Saturday, October 24, 2009

On Perception and Science: A Reflection on Some Claims Made by Certain Atheists

[Author's note to the atheistic reader: As a preliminary, I think I need to make this clear to certain atheists who may be following what I write. This post (like the predecessors in the series) are not written with the goal in mind of disproving atheism once and for all.  Nor do I assume that what I write here proves Christianity once and for all.

Rather, the subjects I have been writing on have been approached with the intent of looking at certain claims of made by some atheists who make them with the assertion these claims show Christianity is unreasonable.  The purpose of my writing on these certain claims is to investigate whether the argument made in each case is reasonable or flawed.

It stands to reason that if a argument is fallacious, it does not prove the claimed conclusion and cannot be used as a reasonable objection to the faith.

Please keep this in mind and keep to the topic if you wish to respond]

Preliminary: The Understanding of Assertion

Cardinal Newman (1801-1890) once wrote in his work Grammar of Assent:

1. PROPOSITIONS (consisting of a subject and predicate united by the copula) may take a categorical, conditional, or interrogative form. 

  1. An interrogative, when they ask a Question, (e.g. Does Free-trade benefit the poorer classes?) and imply the possibility of an affirmative or negative resolution of it. 
  2. A conditional, when they express a Conclusion (e.g. Free-trade therefore benefits the poorer classes), and at once imply, and imply their dependence on, other propositions.
  3. A categorical, when they simply make an Assertion (e.g. Free-trade does benefit), and imply the absence of any condition or reservation of any kind, looking neither before nor behind, as resting in themselves and being intrinsically complete.

These three modes of shaping a proposition, distinct as they are from each other, follow each other in natural sequence. A proposition, which starts with being a  Question, may become a Conclusion, and then be changed into an Assertion; but it has of course ceased to be a question, so far forth as it has become a conclusion, and has rid itself of its argumentative form that is, has ceased to be a conclusion, so far forth as it has become an assertion. A question has not yet got so far as to be a conclusion, though it is the necessary preliminary of a conclusion; and an assertion has got beyond being a mere conclusion, though it is the natural issue of a conclusion. Their correlation is the measure of their distinction one from another.

We need to keep these distinctions in mind when studying a topic.  Which category does a statement fall into?  Treating a interrogative as a assertion demands proof of something which is itself seeking proof by nature.

So, we need to look at the topic from these perspectives.

  • An interrogative statement would be "Does God exist?"  This is something open to the possibility of the answer being either yes or no.
  • A conditional statement would be "if these propositions are true, God does not exist."  The conditional depends on the propositions made.  If the assumptions err, the conclusion is not established to be true (which is different from saying it is established to be false).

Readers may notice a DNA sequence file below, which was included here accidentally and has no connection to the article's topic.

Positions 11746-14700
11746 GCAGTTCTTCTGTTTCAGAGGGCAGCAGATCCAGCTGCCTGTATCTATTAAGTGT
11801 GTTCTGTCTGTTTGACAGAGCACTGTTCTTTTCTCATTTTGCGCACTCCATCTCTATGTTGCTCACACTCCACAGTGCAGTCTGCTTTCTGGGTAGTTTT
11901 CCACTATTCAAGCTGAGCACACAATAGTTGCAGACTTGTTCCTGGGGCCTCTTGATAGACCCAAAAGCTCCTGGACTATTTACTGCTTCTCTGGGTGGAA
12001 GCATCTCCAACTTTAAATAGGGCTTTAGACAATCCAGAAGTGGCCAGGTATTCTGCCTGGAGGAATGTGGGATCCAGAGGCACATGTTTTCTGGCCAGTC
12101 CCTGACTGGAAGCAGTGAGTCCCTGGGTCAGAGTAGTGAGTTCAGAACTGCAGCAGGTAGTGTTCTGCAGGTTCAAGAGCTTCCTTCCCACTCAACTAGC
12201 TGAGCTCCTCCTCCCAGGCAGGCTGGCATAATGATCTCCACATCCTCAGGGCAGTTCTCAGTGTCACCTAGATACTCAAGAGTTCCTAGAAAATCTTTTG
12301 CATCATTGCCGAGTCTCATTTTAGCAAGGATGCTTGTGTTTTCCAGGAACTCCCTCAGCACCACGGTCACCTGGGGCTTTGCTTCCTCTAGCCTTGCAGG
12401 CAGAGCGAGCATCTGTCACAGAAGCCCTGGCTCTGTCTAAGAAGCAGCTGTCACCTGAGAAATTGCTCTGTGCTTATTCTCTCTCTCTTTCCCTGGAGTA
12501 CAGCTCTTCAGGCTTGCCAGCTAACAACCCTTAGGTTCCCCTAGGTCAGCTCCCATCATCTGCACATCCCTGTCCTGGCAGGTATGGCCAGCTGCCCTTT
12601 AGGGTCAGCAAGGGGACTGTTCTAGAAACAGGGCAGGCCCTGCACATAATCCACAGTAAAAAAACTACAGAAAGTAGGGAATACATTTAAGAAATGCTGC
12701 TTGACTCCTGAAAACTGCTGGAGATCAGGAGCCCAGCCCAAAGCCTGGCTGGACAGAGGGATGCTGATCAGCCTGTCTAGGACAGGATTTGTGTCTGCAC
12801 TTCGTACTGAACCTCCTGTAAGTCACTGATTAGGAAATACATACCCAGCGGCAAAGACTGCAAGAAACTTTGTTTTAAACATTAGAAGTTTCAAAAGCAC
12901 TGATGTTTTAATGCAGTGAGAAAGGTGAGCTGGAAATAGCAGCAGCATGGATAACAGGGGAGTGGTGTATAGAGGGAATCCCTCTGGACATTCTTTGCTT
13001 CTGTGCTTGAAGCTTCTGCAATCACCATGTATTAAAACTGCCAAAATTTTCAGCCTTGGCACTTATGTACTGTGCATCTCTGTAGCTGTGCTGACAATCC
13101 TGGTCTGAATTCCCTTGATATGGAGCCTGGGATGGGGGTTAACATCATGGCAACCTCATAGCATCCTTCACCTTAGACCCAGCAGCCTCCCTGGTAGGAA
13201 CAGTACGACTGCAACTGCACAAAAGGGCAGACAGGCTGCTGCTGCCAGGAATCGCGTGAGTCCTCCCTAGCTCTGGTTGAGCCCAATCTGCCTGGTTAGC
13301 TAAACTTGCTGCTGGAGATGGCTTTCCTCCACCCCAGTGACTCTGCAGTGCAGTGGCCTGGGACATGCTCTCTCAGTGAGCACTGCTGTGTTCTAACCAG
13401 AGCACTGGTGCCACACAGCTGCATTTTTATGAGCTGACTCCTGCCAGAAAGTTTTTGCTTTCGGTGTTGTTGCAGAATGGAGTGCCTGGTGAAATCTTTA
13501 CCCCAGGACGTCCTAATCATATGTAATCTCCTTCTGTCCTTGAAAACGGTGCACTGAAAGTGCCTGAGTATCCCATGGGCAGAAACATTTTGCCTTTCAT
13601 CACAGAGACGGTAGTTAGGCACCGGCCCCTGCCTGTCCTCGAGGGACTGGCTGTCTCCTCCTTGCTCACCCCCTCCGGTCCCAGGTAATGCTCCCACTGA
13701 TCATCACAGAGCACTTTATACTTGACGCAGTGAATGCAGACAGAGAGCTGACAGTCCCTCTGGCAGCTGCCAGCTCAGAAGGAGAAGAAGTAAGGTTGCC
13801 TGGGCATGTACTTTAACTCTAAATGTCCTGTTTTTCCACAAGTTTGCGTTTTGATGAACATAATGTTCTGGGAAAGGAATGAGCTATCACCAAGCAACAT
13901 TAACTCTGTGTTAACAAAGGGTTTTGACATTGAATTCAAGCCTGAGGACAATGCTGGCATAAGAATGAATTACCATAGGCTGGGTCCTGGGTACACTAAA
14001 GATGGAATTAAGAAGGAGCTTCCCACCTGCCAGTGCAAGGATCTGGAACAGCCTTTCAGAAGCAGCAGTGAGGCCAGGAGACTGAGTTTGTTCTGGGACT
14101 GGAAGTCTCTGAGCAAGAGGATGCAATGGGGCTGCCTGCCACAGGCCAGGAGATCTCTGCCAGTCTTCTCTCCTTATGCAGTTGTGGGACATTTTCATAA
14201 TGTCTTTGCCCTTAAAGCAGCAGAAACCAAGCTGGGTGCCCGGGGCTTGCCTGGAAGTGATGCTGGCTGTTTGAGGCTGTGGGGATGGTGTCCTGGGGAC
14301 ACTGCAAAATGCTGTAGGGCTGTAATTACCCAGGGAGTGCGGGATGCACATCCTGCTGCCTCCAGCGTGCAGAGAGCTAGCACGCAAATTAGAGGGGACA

• A categorical statement would be "God does not exist" or "There is no reason to believe God exists."  Such a statement assumes the position contrary to the assertion is not valid.

One of the problems with the discussion of the concept of the existence of God is people do overlook these three situations or confuse one for the other.  The one who questions is not the same who asserts.

So when one asserts something categorically when another believes the categorical assertion is not justified the proper thing to do is to look at the prepositions which the individual uses to make their categorical claim.

Looking at some of the Propositions and Claims of made by some atheists

Atheism, in general, professes a disbelief that God exists, though it is commonly professed in two ways, though with variations in phrasing:

  1. A positive statement that there are no divine powers (The "Science has disproved God" argument fits in here) and everything happens in an undirected and unguided manner.
  2. A hedged statement that there is no evidence for God, so it is unreasonable to believe He exists.

The problem of course in Statement #1 is evidence for such a claim has to be provided and evaluated.  It tends to be an argument from silence when looked at.  The case on Statement #2 is used by those who hedge their bets, yet this supposedly "more reasonable" approach also contains some logical problems.

The Logical Problems with the "No evidence" claim

I've already dealt with the first statement and the problems it has with invoking science.  So lets look at he second.  The problem I have is with how I have seen it expressed.  Put into a syllogism, it follows this pattern:

  • Either A or B
  • Not A (or no evidence of A)
  • Therefore B (or B is more likely)

The problem is "Not A" or "No Evidence of A" does not lead to the conclusion that "B is true" or "B is more likely."  (The logical term is "non sequitur" which is Latin for "it does not follow").  The lack of proof for one has no bearing on whether the other is true.

Take the case for a hypothetical case, an alien race exists.  Whether we could detect such a race would depend on where they were located in relationship to us and where they were technologically in relation to us.  If for example a pre-technological race existed on another world, we would not find evidence of it through SETI (which is based on detecting communication symbols in space), yet conclusions that they do not exist, though a "best guess" of science would be wrong.

The Case Of Phlogiston

Or if you don't want a hypothetical case, consider a real one.

Phlogiston was a scientific theory (first appearing in 1667) used to explain combustion and oxidation prior to the discovery of oxygen as an element.  Phlogiston was believed to be a substance which caused combustion, and once burned out, the pure material was left.  Respiration was seen as the process of removing phlogiston from the body (which is why a match would be extinguished if dropped  in a bottle of the stuff you exhaled).

So let us look at the theory of Phlogiston using the syllogism above: